The Fresh Loaf

News & Information for Amateur Bakers and Artisan Bread Enthusiasts

Oven Temperature

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M2's picture
M2

Oven Temperature

Hi all,


To bake a sourdough bread, I usually set the oven temperature to 500F, then lower it to 4XXF (depending on the recipe). Do you use 350F to bake a sourdough bread?

Here's my confusion:

In Reinhart's Whole Grain Bread, there are quite a number of recipes that involve a soaker, biga and final dough. The weight of the biga is usually 398g. On the side note, he said that the biga can be replaced by the wild yeast starter. My question is, if I do use my sourdough starter in this recipe, does this make it a sourdough bread? And that I should bake it in a pre-heated oven of 500F?

I just did the Multigrain straun the other day with my sourdough starter (instead of a biga). The whole process went well and the dough proofed exactly what the book says: 1 1/2 times the original size. When I moved the dough from the proofing basket onto the sheet, the dough collapsed, and it remained flat in the oven, i.e. no oven spring. I wonder if it is something to do with the low temperature? At the same time, I read success story about baking this bread in 350F on this website...?

Thanks,


Michelle

Yerffej's picture
Yerffej

Michelle,


It sounds as if your loaf was likely overproofed but it is hard to tell without knowing exactly what you did.


Jeff

bassopotamus's picture
bassopotamus

If it splatted on the way out of the proofing basket, either it's overproofed, or you may have jostled it a little too hard on the way to the sheet (I speak from experience).


 


As for temp, I don't think the sourdough makes any difference at all. I bake my SD 475/425, but I like it crusty. I do several other loaves that way too that are made with yeast. The whole wheat I make most often I bake at 375 to keep the crust soft, and because it has lots of honey, so it is prone to burning at higher temps

M2's picture
M2

THanks Jeff and Bassopotamus.  It did sound overproofed...But I thought I did follow the instructions:  


1 after mixing everything together, I kneaded the dough till it passed the windowpane test, then formed the dough into a ball and waited until it was 1 1/2 times its original size.


2. shaped and placed it in a proofing basket and waited till it was 1 1/2 times its original size.


3. preheated the over to 425F


4. carefully turned the dough onto the sheet, scored (which was almost impossible as it spreaded out), then put the dough in the oven, poured hot water in hot pan and steam, then turned it down to 350F


5. Dough remained flat.


Maybe I shouldn't wait till the dough rised 1 1/2 times if that is the overproofed stage...


I'll definitely try it again.


 

ericjs's picture
ericjs

Try proofing to something that looks short of 1 1/2 times. It's hard to judge exactly and maybe you just tend to underestimate the size.

RobynNZ's picture
RobynNZ

While you mention you'd replaced the biga with your starter, it's not clear whether you included any yeast in your final dough. You haven't indicated how long it took for the dough to reach 1.5 times its size or at what temperature it was working. How did you measure the 1.5 size? Eyeballing? Or did you put it in a container with volume measurements marked?  Did you do the poke test when proving?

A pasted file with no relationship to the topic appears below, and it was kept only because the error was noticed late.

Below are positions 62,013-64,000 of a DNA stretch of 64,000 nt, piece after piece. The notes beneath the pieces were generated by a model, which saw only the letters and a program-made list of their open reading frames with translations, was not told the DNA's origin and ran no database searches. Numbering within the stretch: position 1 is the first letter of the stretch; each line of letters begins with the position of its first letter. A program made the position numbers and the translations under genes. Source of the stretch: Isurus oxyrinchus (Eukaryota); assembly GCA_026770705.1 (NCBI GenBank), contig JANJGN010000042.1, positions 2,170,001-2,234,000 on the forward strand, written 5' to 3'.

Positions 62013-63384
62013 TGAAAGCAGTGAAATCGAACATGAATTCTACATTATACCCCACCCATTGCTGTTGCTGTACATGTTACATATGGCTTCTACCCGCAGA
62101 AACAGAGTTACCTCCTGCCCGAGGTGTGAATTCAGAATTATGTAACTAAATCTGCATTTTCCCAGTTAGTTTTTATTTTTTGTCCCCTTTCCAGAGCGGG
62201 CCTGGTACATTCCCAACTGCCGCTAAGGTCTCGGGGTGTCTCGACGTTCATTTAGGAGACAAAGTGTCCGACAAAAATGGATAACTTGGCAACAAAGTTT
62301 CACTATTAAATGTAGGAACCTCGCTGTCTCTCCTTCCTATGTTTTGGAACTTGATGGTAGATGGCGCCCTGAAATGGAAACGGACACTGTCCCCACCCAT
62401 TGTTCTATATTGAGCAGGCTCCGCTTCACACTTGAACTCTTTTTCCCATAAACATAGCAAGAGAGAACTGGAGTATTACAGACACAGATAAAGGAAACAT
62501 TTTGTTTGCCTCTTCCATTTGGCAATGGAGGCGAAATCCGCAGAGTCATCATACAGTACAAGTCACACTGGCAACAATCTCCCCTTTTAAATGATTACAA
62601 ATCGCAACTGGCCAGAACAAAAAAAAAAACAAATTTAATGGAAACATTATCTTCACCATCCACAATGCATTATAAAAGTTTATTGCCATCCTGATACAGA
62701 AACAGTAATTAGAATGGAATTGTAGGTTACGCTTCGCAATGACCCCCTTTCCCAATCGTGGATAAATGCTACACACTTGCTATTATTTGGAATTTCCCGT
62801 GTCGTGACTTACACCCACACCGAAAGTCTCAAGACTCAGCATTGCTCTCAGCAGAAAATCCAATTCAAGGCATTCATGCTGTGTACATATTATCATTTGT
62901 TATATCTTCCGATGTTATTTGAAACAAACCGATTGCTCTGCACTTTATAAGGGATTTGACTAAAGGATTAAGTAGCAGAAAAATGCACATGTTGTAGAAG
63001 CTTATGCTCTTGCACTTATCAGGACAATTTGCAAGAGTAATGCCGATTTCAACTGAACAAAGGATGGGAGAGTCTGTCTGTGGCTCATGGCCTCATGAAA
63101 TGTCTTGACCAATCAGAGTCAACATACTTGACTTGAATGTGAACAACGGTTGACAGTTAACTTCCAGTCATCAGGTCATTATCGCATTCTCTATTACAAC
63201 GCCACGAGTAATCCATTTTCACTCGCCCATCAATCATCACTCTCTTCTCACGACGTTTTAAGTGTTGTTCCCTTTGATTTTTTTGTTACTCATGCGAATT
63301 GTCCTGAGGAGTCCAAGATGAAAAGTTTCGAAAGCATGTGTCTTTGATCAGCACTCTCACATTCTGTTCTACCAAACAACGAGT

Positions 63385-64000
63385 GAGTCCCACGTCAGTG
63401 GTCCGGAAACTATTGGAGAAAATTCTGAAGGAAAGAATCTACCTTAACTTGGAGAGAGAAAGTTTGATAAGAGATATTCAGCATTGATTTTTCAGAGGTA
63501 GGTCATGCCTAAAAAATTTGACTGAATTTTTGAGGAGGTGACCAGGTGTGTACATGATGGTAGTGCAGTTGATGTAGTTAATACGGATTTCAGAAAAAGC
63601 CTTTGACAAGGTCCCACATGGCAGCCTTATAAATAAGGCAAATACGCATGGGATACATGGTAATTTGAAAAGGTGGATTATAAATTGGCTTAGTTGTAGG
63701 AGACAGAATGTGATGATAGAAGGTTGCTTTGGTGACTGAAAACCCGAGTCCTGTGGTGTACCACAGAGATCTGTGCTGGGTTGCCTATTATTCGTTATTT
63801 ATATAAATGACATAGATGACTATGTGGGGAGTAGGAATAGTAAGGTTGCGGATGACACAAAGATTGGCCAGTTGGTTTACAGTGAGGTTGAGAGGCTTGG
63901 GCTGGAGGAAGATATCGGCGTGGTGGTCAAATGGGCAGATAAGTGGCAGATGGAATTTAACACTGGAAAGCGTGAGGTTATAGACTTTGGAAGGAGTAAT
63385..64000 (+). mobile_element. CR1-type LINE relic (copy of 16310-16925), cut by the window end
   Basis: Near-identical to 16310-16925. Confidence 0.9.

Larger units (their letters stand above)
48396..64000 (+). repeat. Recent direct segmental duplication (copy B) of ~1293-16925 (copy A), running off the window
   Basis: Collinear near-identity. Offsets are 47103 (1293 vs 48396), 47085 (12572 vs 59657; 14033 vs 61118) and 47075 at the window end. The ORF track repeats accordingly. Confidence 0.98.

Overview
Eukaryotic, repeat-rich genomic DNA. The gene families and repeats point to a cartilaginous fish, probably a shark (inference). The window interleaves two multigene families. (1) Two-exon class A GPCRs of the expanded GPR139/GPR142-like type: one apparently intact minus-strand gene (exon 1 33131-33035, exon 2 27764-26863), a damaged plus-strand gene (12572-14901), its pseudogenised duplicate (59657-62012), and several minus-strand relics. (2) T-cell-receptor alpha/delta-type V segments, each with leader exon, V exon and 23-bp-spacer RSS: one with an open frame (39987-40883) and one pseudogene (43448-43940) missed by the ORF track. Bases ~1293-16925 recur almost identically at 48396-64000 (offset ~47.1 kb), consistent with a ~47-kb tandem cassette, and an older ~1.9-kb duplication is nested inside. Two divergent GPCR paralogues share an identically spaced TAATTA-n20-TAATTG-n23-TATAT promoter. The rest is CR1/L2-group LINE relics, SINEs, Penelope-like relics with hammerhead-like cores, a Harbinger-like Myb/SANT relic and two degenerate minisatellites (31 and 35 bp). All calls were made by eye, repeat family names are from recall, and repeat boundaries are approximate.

Sorry to ask so many questions, it's clear you are familiar with sourdough.  I couldn't help but wonder if you did use yeast whether you should try cutting it back a bit, your starter probably has more umph than the little bit of yeast in the Reinhart biga. However if you did the many hours of sourdough fermentations without added yeast to reach the 1.5 size then poking the dough and getting used to what happens during proofing this particular formula may be your best bet. When it reaches the stage that the depression you make with your finger only rebounds slowly and an indentation still remains, your dough is ready for the oven. You may not get 1.5 times expansion with your particular blend, before it is ready. A slightly underproved loaf will give you better oven spring too.


Have fun experimenting!

M2's picture
M2

Hi Robyn,


You asked good questions!  There are so many details to consider... ;) I paid more attention to the rising of the dough and not much to the time or the temperature (I did retard the dough and took it out 4 hours before baking, just like the book says).  The dough was in the basket, so whether it was really 1 1/2 time or not was an estimate...it could be twice the size...hmm.


I agree with you that it is better to err on the side of underproved loaf (again. I really enjoy watching the dough via the oven window and see it changes!  Thanks again.

RobynNZ's picture
RobynNZ

Maybe you could line your basket with a large strong plastic bag and fill it up with a cup of water at a time, to get an idea of the volume.


It won't be long til you recognize when the dough is 'telling' you it's ready in your conditions and you won't be so reliant on what the book says.


It's the challenge of all the many variables which drives the passion that you see from all the contributors to TFL - and the yummy results of course!


Happy Baking